Because of our nation’s history and beginnings, rebels seem to hold a special place in the heart of Americans. We tend to idolize and respect those who have the audacity to break the mold, go against the norm, and march to the beat of their own drum. However, throughout the Bible and human history rebellion has never been a good thing. It has only caused hardship, war, and misfortune. In fact, it was Lucifer’s decision to rebel against God’s order that caused him and his cohorts to be cast out of heaven. Then Adam and Eve’s desire to become like God in knowing good and evil led them to disobey God’s command and rebel against their Creator. Thus, sin and death entered the world.
“Ephraim’s glory shall fly away like a bird.”
As I sat outside on a beautiful summer morning and pondered this verse, a lovely hummingbird (pictured above) came zooming in to have some breakfast at a nearby flower. After watching it for a few minutes, it zoomed away again in search of more sweet nectar. As I watched it fly off to the next flower across the yard, this warning from Hosea 9 came to life.
Israel spurned the good, built their own kingdom of princes and politics, and became a useless vessel. They no longer trusted and relied upon the LORD to see them through the difficult times but ran off to Assyria for help and hired allies. They made foolish decisions and trusted in human strength all because of one thing: they had willfully forgotten their Maker.
Throughout Scripture the image of a vessel is used symbolically and metaphorically. It denotes a thing of utility, and a good vessel is the masterpiece of an expert potter. In the New Testament, we are called jars of clay or earthen vessels which house the Spirit of the living God, making us valuable and ones for honorable use. However, Israel is called the complete opposite.
“Israel is swallowed up; already they are among the nations as a useless vessel.”
Have you seen the toddler who breaks down in full out sobs, cries, and screaming? Maybe you’ve seen it while providing childcare or babysitting or while shopping in the grocery store. No matter where it happens or what the cause, we generally call these irrational fits of rage meltdowns. Although toddlers and children are the age category we generally associate these vivid displays of displeasure, adults can have them too.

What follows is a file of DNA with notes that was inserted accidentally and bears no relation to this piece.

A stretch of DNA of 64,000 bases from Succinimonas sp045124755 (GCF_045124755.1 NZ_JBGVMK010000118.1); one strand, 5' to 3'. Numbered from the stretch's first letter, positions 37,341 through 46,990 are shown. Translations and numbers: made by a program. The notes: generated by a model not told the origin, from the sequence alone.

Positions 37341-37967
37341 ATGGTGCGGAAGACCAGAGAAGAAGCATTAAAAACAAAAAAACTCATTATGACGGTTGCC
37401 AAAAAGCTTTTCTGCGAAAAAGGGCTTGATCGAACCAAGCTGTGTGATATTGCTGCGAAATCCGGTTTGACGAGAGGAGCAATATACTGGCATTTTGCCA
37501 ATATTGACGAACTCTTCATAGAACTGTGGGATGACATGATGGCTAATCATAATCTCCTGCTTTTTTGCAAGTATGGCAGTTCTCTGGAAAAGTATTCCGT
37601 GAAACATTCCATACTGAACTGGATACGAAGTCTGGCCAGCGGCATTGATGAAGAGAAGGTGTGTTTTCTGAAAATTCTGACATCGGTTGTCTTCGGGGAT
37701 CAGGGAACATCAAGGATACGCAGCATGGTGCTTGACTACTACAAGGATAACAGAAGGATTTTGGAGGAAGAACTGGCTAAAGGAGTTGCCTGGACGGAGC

We just are not so obvious or public about them. We generally keep our meltdowns between us and God or any other individual that may be involved, but we rarely do it in public. We prefer to keep up the appearance of calm and easy-going behavior and leave our bitter anger for the person(s) we felt offended us. Can you relate?
Don’t worry! You’re not the only adult, young adult, or teenager who’s experienced a meltdown. Israel had one too. A big one. And one against God. So it was no small matter!
All of Israel’s sin and problems can be boiled down and pinned to one character flaw: pride. It is a root of all kinds of evil. From it grows and branches off every sin imaginable under heaven. It is what caused the first woman to be tempted by the serpent, what prompted Lucifer’s rebellion and subsequent fall from heaven, and what continues to keep broken and sinful people away from the loving, gracious God.
God is omniscient. He sees and knows everything. Nothing is hidden from His penetrating eye and His memory is infallible. Though heaven and earth will pass away, He does and will not forget. Therefore, God’s omniscience is kind of scary to contemplate. The fact that God sees both our good deeds and bad and will remember them through eternity is a sobering thought, and one that most people refuse to entertain.
Above all else, God desires sincere and pure devotion. He wants steadfast love rather than sacrifice, relationship over meaningless offerings. He created man for fellowship. This is God’s heart, His purposes, and His chief desire as we explored on Wednesday in Hosea 6:6. But this was not Israel’s attitude towards God. This was not the kind of relationship she had with her Creator.
Why? Because she broke her sacred covenant with God. She followed in the footsteps of Adam and became a transgressor. She dealt faithlessly with her eternal Love.